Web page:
Instead of investing in innovation-driven growth, Ukraine—like several other countries in Eastern Europe, such as Hungary or the Baltic states—embarked on financialised development, fuelling consumption financed by foreign currency loans. Banks concentrated on credits for non-productive consumption, such as mortgage lending to households. They funded this credit boom by importing short-term capital from Western Europe in Swiss Franc, U.S. dollar, and Euro loans, which they loaned out in the local currency. This risky foreign currency borrowing scheme, the Eastern European equivalent of subprime lending, collapsed as the 2008 financial crisis destabilised the exchange rate, leading to skyrocketing debt and impoverishment.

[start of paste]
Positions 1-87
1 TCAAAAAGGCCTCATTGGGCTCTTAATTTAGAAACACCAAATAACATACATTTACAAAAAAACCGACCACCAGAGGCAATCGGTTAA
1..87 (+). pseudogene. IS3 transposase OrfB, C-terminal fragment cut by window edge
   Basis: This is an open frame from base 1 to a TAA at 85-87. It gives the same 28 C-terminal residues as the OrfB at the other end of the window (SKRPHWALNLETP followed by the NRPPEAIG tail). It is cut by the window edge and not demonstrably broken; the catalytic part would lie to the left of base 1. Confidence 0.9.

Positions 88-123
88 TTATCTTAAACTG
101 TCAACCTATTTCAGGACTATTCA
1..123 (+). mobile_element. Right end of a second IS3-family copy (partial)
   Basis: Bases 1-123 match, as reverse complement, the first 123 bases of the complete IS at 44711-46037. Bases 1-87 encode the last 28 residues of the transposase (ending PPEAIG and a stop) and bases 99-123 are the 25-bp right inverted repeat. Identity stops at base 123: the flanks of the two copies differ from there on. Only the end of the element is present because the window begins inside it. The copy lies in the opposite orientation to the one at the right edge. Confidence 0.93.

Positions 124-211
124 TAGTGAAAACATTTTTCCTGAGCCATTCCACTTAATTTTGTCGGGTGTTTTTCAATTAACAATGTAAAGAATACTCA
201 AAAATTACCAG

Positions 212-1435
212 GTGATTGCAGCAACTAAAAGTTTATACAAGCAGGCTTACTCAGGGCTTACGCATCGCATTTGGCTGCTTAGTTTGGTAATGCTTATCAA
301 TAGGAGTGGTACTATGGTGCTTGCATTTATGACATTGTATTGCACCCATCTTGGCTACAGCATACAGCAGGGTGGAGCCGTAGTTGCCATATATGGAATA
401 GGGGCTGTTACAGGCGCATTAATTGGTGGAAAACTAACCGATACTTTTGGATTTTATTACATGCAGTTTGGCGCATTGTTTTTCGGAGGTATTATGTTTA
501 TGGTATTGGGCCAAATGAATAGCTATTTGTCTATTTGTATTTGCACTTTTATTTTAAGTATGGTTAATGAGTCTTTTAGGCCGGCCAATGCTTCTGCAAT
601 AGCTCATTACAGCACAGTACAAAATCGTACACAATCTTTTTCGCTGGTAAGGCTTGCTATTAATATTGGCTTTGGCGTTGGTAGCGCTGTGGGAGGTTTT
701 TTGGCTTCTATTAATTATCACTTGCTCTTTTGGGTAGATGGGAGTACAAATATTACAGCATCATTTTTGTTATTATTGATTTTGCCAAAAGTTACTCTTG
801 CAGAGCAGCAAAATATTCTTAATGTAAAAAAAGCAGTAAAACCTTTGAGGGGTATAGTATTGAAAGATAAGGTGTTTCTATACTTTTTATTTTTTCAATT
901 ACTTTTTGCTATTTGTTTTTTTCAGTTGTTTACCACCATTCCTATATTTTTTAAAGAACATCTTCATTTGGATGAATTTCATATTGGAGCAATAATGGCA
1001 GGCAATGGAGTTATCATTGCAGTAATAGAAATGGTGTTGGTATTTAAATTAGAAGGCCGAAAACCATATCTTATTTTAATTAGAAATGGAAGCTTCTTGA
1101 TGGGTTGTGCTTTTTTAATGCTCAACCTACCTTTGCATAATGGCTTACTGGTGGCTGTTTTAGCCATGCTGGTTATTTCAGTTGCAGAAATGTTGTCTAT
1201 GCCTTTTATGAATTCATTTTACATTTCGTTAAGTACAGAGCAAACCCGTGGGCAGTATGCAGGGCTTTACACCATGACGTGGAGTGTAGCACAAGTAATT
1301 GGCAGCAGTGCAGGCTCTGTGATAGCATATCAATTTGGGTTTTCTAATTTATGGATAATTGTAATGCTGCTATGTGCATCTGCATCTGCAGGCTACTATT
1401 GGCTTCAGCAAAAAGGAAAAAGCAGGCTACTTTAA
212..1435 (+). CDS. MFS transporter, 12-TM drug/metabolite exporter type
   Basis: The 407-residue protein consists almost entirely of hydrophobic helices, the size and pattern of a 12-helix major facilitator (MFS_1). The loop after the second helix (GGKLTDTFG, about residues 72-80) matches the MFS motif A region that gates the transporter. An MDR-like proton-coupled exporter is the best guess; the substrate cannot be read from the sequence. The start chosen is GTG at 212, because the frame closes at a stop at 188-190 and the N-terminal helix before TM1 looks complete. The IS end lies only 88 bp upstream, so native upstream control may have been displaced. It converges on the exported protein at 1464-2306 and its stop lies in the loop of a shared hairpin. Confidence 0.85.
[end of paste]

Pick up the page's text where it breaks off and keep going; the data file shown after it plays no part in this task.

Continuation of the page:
Investing in human capital, upgrading the domestic industrial base and domestic innovation would help offset the adverse effects of global economic integration. However, like most other countries on Europe’s Eastern periphery, Ukraine lacks the funds to do that. Furthermore, the economic agreements with the E.U. and the I.M.F. reduce the state’s developmental wiggle room. Constant austerity drains public services. State-led developmental projects that were the engines of the rapid development of the most successful economies in East Asia become difficult to carry out. It is crucial to fight corruption, but this should not undermine efforts to promote domestic industrial upgrading and investment in human capital.